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COVID-19 Update: We are working and here to help. The probate courts are open and we are continuing to file cases. Please email Attorney Nicole Morris at [email protected] if you have questions. Stay safe, we will get through this stronger together.

How to approach your parents about estate planning

On Behalf of | Apr 7, 2022 | Trusts, Wills

End-of-life planning is emotional for everyone as no one likes to be confronted with their mortality. However, if you have a parent living in Florida who is 65 or older and doesn’t have a will or an estate plan, the time to talk to them is now. Consider these tips on how to approach your parents about this sensitive issue.

Why estate planning matters

A common reason for not having a will or an estate plan for some older people is that they feel that they don’t have very many possessions to pass on, making estate planning unnecessary. Nothing could be further from the truth, however. Explain to your parents that estate planning involves naming persons who will be responsible for their medical care and their financial well-being if they become incapacitated. When faced with the idea that the court could be responsible for naming someone to take care of them, your parents may change their thinking. Without directives for dispersing of assets, their possessions may go through a lengthy probate process, complicating life for you. Financial accounts will be locked, making it difficult to pay for funerals and debts.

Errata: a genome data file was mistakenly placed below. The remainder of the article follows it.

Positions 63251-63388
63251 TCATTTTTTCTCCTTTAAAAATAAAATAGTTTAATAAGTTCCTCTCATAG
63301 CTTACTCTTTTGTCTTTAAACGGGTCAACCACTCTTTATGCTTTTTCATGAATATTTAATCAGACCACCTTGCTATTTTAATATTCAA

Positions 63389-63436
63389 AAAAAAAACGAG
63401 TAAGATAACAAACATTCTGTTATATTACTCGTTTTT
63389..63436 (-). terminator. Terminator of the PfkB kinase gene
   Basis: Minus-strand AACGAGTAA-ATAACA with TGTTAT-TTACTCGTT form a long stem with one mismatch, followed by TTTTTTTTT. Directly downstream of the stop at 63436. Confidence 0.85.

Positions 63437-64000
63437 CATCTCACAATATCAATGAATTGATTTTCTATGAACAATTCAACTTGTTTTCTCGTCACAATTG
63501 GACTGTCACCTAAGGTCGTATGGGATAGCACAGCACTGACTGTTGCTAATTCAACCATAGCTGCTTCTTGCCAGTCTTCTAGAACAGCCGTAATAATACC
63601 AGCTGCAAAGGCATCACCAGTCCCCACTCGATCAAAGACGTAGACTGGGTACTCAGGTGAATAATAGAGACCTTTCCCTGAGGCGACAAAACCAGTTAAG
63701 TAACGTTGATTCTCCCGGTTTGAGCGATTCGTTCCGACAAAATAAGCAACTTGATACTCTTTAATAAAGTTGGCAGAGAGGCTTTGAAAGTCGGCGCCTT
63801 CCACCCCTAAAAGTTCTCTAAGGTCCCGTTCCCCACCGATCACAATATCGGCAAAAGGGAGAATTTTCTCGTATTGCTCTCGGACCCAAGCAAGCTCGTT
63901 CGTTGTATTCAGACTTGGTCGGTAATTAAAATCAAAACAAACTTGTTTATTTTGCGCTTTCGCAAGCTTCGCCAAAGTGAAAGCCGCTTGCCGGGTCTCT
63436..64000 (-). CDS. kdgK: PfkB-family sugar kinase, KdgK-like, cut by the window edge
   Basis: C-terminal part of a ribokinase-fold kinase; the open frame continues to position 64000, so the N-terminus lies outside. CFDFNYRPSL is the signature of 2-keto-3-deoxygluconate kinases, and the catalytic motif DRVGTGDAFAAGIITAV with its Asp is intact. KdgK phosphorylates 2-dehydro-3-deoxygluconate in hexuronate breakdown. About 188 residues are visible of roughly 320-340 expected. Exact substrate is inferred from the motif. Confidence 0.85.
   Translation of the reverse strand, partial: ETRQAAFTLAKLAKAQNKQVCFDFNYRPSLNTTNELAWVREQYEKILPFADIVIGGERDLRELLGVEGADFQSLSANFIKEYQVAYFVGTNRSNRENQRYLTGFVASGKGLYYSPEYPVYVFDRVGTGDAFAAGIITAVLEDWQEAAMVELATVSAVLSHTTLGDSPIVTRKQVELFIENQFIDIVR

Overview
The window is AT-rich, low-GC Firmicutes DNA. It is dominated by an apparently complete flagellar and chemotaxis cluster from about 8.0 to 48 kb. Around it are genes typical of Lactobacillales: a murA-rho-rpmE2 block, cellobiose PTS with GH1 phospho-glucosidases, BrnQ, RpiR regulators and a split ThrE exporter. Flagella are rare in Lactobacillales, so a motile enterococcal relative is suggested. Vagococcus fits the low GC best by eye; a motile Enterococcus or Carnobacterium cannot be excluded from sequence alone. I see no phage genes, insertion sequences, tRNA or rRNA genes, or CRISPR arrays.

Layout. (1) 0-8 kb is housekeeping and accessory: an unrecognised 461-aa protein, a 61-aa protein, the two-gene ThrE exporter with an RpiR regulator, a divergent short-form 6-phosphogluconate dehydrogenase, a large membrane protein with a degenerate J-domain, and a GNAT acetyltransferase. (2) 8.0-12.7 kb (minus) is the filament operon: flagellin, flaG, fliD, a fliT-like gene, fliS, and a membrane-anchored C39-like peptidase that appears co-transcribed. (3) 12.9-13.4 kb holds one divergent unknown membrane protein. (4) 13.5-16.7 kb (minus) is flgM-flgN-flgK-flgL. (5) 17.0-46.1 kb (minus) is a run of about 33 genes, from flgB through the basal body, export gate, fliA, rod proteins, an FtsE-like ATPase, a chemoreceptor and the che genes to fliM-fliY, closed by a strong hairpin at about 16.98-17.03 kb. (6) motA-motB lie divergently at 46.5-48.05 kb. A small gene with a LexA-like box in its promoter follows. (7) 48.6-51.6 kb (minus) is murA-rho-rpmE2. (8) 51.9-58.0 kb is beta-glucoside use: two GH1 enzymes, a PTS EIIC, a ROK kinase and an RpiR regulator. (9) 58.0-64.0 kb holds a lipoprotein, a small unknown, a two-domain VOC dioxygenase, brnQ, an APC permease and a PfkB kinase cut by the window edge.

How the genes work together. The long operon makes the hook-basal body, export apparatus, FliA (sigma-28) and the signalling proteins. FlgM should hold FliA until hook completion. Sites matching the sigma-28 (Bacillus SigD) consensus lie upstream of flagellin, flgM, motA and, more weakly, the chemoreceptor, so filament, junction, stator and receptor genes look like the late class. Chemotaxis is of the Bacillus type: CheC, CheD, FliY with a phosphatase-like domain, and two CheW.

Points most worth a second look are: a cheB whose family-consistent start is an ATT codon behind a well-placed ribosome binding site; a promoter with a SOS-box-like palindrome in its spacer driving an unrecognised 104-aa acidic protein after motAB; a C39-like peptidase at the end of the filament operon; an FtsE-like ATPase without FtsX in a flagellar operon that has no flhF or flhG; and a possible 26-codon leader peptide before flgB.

Pick a time and place to talk calmly and frankly. Bring examples of documents, and be mindful of family dynamics by including siblings and other pertinent relatives.

Get professional help

Although you can find resources online to draft some estate planning documents, it may be beneficial to seek professional help when drafting wills and trusts to ensure that assets are adequately protected. Continue to explain to your parents that estate planning is all about preserving their legacy, not spending their money.

Bringing in experts like financial professionals can help. A well-crafted estate plan can free you and your parents from worry and allow all of you to concentrate on appreciating the present.

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